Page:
a1 Department of Epidemiology and Population Health, London School of Hygiene and Tropical Medicine, London, UK
The objective of this study was to investigate risk factors for norovirus-associated infectious intestinal disease (IID) and asymptomatic norovirus infection. Individuals with IID and healthy controls were recruited in a community-based study in England (1993–1996). This is the first risk-factor study to use viral load measurements, generated by real-time RT–PCR, to identify cases of norovirus-associated IID and asymptomatic infections. Using multivariable logistic regression the main risk factor identified for norovirus-associated IID was contact with a person with IID symptoms. Infectious contacts accounted for 54% of norovirus cases in young children and 39% of norovirus cases in older children and adults. For young children, contacts outside the household presented the highest risk; for older children and adults, the highest risk was associated with child contacts inside the household. Foreign travel and consumption of shellfish increased the risk of norovirus-associated IID. Lifestyle and dietary factors were associated with a decreased risk of both norovirus-associated IID and asymptomatic infection. No risk factors were identified for asymptomatic norovirus infection.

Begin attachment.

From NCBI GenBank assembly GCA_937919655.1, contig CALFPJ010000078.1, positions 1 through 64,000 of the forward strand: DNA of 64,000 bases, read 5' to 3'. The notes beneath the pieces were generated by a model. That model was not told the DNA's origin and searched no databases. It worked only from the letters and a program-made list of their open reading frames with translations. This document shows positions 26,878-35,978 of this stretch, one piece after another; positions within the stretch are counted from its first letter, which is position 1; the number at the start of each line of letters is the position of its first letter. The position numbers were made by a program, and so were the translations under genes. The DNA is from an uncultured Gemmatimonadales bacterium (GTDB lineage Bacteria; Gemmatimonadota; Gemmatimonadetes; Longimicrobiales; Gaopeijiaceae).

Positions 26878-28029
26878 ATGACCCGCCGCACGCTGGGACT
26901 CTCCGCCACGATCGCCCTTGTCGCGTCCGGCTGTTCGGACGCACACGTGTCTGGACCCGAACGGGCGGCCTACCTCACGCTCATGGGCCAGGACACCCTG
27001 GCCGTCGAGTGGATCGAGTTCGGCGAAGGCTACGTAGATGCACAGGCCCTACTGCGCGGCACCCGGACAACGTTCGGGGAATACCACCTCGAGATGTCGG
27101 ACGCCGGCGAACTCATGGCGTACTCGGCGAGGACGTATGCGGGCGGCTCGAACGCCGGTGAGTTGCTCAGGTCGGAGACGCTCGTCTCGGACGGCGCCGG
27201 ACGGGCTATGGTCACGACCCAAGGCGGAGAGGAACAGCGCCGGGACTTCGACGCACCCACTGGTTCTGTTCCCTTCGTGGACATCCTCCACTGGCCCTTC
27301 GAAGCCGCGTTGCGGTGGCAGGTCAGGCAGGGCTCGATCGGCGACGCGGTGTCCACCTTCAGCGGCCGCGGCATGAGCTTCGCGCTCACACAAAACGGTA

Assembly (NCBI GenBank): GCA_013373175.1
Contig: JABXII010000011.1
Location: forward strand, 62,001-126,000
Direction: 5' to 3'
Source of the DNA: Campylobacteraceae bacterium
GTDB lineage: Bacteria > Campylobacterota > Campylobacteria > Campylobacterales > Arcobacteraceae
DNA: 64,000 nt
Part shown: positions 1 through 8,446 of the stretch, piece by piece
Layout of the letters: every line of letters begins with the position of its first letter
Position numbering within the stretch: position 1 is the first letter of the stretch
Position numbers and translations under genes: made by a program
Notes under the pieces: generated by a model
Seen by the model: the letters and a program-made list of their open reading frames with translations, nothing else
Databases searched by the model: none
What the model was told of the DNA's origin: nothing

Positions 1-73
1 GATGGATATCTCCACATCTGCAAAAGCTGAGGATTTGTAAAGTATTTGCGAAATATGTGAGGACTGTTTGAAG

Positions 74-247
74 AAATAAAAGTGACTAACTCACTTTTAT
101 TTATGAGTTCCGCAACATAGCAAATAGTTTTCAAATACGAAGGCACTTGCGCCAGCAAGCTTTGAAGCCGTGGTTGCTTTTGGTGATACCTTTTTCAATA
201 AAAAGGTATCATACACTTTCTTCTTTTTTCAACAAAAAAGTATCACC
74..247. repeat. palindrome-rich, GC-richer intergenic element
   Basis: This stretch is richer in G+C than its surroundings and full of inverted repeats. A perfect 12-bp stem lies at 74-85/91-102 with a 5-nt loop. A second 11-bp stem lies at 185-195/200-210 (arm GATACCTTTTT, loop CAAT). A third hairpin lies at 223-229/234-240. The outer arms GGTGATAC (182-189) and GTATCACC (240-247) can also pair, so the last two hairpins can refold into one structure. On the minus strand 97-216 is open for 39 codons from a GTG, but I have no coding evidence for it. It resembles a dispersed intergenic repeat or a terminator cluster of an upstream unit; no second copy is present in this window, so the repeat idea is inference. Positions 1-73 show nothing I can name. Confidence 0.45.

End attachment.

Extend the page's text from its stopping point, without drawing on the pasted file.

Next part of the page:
(Accepted November 10 2010)
(Online publication December 17 2010)